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The new doctor you are consulting, tells you on your very first visit that your previous doctor has made some serious errors in regarding your health and diagnosis. If you decide to bring a medical malpractice case against your first doctor, then can you call your second doctor to testify against your original doctor?

The new doctor you are consulting, tells you on your very first visit that your previous doctor has made some serious errors in regarding your health and diagnosis. If you decide to bring a medical malpractice case against your first doctor, then can you call your second doctor to testify against your original doctor?

Second Doctor Says You have been Given the Wrong Treatment

You have been going to one doctor, and you feel he has been doing something wrong. Now, you suffer some type of injury, and you decide to find a second opinion and consult another doctor. When you see the second doctor, he is examining you, talking to you, and finding out how you wound up getting this particular type of problem.

After examining you, this doctor tells you that you should not have suffered this type of injury, and your previous doctor should not have done all these things to you. Ultimately, when you bring a medical malpractice lawsuit against your first doctor, ideally you would want your second doctor to come in and testify against doctor number one.

Will second doctor testify against your first doctor?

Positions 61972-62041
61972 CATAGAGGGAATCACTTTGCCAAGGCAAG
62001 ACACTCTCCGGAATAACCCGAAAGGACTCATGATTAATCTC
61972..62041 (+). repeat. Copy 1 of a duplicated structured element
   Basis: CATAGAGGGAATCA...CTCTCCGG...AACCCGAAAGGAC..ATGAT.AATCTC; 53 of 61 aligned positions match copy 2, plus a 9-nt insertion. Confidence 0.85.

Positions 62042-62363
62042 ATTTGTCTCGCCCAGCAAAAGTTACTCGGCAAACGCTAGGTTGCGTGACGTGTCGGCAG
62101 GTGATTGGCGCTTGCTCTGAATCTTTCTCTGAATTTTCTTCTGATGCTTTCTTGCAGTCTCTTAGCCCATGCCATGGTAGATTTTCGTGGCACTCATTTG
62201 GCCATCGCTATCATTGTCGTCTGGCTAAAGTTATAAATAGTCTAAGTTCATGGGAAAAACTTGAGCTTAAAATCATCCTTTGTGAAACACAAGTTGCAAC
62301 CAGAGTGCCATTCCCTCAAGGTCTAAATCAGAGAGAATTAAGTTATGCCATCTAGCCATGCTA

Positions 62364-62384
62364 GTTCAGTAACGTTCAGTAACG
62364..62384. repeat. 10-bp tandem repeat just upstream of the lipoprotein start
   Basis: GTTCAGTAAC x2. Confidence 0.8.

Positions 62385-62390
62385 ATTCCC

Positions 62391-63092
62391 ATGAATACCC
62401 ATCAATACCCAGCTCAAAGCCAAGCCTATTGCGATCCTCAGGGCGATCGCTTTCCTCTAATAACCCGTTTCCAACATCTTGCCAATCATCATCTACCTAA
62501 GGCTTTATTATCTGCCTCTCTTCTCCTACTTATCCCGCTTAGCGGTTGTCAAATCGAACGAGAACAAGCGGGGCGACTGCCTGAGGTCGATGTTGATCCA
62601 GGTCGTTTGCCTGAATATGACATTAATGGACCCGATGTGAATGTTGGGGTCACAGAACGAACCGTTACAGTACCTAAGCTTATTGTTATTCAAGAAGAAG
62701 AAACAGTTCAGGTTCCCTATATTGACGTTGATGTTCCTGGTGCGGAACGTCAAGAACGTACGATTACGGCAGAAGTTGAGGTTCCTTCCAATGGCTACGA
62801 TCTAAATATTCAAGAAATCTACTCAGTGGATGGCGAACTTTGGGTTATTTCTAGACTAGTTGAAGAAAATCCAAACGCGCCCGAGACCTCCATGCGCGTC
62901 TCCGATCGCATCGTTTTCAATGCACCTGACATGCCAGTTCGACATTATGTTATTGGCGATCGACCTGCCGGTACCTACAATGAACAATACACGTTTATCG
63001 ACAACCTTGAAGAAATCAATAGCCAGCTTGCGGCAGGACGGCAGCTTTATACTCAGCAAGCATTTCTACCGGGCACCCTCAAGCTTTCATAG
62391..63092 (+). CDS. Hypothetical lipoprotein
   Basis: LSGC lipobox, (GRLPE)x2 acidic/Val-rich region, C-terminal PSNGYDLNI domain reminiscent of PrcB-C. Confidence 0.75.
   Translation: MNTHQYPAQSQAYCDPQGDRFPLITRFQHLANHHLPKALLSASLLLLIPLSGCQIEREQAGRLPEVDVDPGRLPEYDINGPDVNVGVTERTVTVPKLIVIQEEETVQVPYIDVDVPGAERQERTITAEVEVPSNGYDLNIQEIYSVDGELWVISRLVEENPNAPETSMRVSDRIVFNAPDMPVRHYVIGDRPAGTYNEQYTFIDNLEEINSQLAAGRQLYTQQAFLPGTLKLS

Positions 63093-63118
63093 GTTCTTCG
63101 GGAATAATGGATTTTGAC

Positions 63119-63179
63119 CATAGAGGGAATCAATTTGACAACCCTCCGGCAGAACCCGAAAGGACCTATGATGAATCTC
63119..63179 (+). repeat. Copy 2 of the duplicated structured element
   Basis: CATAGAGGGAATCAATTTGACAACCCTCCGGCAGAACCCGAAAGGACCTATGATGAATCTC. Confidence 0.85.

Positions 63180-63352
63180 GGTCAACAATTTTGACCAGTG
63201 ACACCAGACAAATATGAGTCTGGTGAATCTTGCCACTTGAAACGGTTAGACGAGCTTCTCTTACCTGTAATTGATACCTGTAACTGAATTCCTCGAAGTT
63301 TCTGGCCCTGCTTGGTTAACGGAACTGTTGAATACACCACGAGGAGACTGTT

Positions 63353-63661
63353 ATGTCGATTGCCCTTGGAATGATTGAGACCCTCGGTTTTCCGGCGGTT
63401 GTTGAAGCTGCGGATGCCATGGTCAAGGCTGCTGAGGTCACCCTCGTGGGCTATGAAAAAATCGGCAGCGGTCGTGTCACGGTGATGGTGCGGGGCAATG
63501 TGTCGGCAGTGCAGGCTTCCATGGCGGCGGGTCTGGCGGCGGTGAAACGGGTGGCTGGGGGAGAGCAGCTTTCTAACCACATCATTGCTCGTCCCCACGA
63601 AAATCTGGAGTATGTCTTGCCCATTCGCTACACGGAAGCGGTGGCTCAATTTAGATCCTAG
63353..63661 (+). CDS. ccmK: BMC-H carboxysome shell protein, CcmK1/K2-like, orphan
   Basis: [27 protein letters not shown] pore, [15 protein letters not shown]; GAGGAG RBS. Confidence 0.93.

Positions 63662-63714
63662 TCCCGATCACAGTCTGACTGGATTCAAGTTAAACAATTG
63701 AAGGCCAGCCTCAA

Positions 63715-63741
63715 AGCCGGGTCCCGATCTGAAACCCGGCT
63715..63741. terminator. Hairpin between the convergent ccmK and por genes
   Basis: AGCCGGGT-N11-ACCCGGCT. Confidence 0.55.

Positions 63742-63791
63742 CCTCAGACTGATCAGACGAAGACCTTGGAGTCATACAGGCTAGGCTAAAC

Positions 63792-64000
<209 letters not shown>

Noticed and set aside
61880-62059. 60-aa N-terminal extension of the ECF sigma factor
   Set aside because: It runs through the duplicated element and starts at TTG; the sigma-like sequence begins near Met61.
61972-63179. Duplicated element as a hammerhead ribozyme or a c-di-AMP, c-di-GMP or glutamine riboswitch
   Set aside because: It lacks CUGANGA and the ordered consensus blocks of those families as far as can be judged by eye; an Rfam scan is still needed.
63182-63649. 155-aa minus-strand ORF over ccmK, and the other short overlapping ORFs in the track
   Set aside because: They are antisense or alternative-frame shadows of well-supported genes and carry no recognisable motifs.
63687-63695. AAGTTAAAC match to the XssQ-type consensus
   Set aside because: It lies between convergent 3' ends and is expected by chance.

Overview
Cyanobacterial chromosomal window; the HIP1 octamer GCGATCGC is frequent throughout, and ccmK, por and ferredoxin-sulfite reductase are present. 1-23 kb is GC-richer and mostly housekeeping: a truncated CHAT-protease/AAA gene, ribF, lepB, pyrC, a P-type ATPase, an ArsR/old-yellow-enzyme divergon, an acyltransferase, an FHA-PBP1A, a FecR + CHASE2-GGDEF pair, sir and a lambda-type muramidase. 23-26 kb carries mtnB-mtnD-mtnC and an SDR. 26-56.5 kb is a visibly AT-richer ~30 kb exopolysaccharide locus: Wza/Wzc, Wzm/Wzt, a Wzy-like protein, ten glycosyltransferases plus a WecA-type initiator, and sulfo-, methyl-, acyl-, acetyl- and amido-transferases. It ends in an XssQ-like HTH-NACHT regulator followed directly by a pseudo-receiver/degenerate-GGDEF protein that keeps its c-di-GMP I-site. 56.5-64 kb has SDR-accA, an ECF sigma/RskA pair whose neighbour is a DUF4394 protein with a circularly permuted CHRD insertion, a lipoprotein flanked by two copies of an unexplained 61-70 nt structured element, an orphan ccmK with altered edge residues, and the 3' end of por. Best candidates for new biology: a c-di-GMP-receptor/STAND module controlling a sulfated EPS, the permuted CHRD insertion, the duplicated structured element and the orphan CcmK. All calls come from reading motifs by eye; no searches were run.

What is the likelihood of your second doctor coming and testifying voluntarily, spending an entire day in court testifying against doctor number one, who might be his colleague and be in the same circle as your original doctor? Well, the reality is that in almost every instance, doctor number two will not want to come in and testify against doctor number one, even if they are competitors in their fields and they happen to not care for each other that much. There is couple of reasons for this.

Why the Second Doctor is Unlikely to Testify

First, most doctors do not want to get involved in litigation. Another reason is that your second doctor will gladly tell you what he thinks was done wrong, but under no circumstances is he going to say that exact same thing under official testimony during a trial when asked.

Your second doctor might be afraid of doctor number one, or he may be comfortable telling you something against doctor number one in the comfort of his own office. However, when you try to get your second doctor into court to possibly betray a colleague-that is a route he does not want to walk down.

This second doctor will be in front of a jury, and he will be asked questions under oath. Secondly, the news of this will spread, and all his colleagues will come to know that he is testifying against another doctor, and this is where peer pressure comes into the fold. This does not appeal to too many doctors.

Hence, when a doctor tells you that your previous doctor has messed up and he is willing to say that in court, that is outstanding because you may not always find a doctor willing to do so unless something is egregious. After you have filed a medical malpractice lawsuit against the first doctor, you may be surprised to see that your second doctor is giving different reasons about why he cannot come and testify. This is why you and your attorney need to have total commitment by this second doctor before lawsuits are levied.

Unlikely

More times than not, your doctor will not want to testify against another doctor in the same field. You might entice, or your attorney most likely, other expert witnesses to testify on your behalf, who might be doctors. But it highly unlikely that another doctor whom you have consulted would be willing to testify against your previous or first doctor.